During the summer months, we have the opportunity to focus on the lives of the saints in a more explicit way, at least in terms of the Mass. When we are in the midst of the holy seasons (Advent, Christmas, Lent, and Easter), the saints commemorated on our calendar can get lost or just forgotten entirely. This coming week, we have the chance to celebrate two very extraordinary women in the life of the Church…St. Mary Magdalene (July 22nd) and St. Bridget of Sweden (July 23rd). Here is a helpful article explaining how important this time of the year is, and how the saints can take on a more central role in our lives. This article, by Philip Kosloski, was published on June 12, 2019 and appears on the Catholic website, Aleteia.org.
“In the Catholic Church’s calendar, the seasons of Advent, Christmas, Lent and Easter all have easily identifiable themes connected to the life of Christ. The season known as “Ordinary Time,” on the other hand, is often thought to be a “general” season with no particular focus. In reality, Ordinary Time has a primary focus on the years of ministry of Jesus Christ and the need for growth and maturation in the life of the Christian. This is one reason why green was chosen for this season, symbolizing the need for growth.
Connected to this spiritual theme is the “universal call to holiness,” and a particular focus during Ordinary Time on the celebration of saints’ feast days. In between Sundays the Church often celebrates the lives of saints at daily Mass and in the Liturgy of the Hours. Instead of wearing green at Mass, the priest may wear red or white depending on the saint’s manner of death.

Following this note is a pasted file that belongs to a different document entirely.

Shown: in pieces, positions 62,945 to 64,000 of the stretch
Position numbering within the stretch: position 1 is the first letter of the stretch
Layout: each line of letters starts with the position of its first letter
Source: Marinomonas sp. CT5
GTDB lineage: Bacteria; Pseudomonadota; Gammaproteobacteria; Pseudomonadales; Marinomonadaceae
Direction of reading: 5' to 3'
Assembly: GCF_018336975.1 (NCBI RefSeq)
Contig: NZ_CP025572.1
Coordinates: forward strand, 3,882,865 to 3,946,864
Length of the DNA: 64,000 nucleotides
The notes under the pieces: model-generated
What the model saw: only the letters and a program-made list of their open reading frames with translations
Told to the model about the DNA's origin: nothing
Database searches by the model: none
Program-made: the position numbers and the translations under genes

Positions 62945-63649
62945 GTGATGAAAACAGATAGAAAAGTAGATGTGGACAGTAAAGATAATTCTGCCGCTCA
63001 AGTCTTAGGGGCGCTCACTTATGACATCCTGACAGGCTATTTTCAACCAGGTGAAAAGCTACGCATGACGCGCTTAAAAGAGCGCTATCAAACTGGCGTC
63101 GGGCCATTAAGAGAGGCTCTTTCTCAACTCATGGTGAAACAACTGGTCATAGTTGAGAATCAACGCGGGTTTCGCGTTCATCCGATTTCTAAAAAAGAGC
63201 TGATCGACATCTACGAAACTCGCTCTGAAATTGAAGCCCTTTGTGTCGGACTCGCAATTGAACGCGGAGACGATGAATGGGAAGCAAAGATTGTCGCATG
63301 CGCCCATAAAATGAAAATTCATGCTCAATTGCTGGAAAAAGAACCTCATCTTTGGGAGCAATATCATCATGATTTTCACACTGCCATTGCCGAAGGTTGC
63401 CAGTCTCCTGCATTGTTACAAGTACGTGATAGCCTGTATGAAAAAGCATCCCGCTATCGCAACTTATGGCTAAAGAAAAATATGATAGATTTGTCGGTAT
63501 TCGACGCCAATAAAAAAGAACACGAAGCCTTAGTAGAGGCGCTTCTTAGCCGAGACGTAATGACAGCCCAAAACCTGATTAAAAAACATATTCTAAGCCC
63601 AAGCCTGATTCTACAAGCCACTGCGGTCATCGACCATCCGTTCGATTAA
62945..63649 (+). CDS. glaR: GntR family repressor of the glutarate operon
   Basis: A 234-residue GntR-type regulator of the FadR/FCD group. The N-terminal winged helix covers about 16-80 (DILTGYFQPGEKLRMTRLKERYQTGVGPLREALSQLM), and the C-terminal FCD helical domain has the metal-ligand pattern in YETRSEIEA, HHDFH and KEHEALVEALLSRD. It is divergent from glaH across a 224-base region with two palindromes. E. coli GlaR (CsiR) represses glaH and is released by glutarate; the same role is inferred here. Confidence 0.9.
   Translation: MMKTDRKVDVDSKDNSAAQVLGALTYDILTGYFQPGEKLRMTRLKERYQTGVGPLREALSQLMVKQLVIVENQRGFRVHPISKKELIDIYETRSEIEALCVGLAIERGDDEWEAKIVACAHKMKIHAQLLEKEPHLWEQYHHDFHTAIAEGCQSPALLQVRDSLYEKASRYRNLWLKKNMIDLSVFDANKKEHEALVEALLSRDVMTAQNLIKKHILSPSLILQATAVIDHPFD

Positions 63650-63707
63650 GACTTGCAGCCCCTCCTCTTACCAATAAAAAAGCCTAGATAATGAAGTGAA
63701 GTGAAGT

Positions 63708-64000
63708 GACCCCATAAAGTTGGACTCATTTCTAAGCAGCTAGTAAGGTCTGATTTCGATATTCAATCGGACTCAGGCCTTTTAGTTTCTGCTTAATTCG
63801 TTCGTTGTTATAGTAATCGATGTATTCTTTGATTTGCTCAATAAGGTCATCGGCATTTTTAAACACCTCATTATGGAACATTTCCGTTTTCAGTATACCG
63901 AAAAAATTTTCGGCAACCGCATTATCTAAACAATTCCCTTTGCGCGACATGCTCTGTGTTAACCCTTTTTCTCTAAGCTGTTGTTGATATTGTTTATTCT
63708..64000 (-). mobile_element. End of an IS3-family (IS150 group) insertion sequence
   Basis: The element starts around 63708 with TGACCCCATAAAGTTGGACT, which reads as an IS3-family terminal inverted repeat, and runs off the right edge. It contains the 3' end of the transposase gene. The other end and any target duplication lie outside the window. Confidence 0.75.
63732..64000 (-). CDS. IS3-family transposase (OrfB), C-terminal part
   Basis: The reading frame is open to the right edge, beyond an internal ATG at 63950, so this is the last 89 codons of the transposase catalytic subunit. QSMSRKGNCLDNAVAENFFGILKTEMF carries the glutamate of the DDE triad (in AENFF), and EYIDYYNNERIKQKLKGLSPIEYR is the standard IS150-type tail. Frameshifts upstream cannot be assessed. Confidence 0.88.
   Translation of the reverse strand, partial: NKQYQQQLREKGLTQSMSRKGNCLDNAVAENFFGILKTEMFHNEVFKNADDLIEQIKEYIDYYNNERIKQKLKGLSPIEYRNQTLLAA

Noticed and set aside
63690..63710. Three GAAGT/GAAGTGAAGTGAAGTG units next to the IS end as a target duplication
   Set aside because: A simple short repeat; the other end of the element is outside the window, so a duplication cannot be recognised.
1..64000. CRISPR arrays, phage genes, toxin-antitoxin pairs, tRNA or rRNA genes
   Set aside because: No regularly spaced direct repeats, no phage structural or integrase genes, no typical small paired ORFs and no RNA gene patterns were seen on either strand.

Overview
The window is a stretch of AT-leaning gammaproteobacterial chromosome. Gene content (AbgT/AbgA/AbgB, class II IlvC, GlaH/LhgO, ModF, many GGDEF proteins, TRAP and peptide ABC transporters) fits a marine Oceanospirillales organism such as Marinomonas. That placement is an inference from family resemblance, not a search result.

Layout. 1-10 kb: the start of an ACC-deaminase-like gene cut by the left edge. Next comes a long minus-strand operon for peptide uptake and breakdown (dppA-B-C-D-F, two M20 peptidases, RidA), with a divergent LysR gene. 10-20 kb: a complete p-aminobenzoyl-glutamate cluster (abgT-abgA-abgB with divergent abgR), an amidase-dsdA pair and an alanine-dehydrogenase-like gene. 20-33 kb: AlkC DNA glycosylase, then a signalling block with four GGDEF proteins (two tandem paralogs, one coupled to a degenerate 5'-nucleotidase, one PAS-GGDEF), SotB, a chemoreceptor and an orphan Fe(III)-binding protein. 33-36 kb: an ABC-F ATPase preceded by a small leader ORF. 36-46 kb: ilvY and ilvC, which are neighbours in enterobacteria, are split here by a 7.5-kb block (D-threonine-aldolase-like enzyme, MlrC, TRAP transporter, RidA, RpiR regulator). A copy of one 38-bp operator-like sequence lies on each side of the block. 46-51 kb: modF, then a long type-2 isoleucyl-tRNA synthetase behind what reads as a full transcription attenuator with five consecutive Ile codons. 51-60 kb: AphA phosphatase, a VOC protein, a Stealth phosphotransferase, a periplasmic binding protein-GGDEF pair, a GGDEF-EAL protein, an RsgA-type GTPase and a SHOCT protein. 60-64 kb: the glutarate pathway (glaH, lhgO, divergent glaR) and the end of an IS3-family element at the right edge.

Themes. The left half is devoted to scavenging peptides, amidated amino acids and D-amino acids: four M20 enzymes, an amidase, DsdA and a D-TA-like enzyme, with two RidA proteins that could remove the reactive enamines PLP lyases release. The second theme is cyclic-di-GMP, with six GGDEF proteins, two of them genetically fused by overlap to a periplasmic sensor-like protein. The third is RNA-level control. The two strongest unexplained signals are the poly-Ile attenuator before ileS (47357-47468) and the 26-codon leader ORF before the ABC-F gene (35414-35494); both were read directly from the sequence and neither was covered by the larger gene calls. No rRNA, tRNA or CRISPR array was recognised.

Historically this focus on saints was even more evident. For example, this season in the Church’s calendar was divided up into “mini-seasons” based on certain feast days. The St. Andrew Daily Missal explains this particular development.
The feasts of saints occupy an important place during the Time after Pentecost … Formerly it was still more noticeable; the Sundays of this season were, practically speaking, inserted between the feasts of saints and they were counted … in relation to the feasts of SS. Peter and Paul, St. Laurence, St. Michael, who in this way dominated the whole of this part of the year.
Instead of celebrating the “Twelfth Week in Ordinary Time,” Catholics would celebrate the “First Week after the Feast of the Apostles.” With this in mind Ordinary Time can easily be called the “season of saints,” where the Church highlights the lives of particular saints who stand out for us as exemplary examples of holiness.
It should remind us that we too are called to be saints, no matter what profession or state in life we find ourselves in. All are called to become saints, even though most of us will never be officially recognized as saints after our deaths. The key during this season of the Church’s calendar is to grow in our life of faith and attach ourselves more firmly to the body of Christ, allowing the holiness of Jesus to permeate every aspect of our lives. The saints show us the way, and it is up to us to follow in their footsteps.”
~ Fr. Martin Gallagher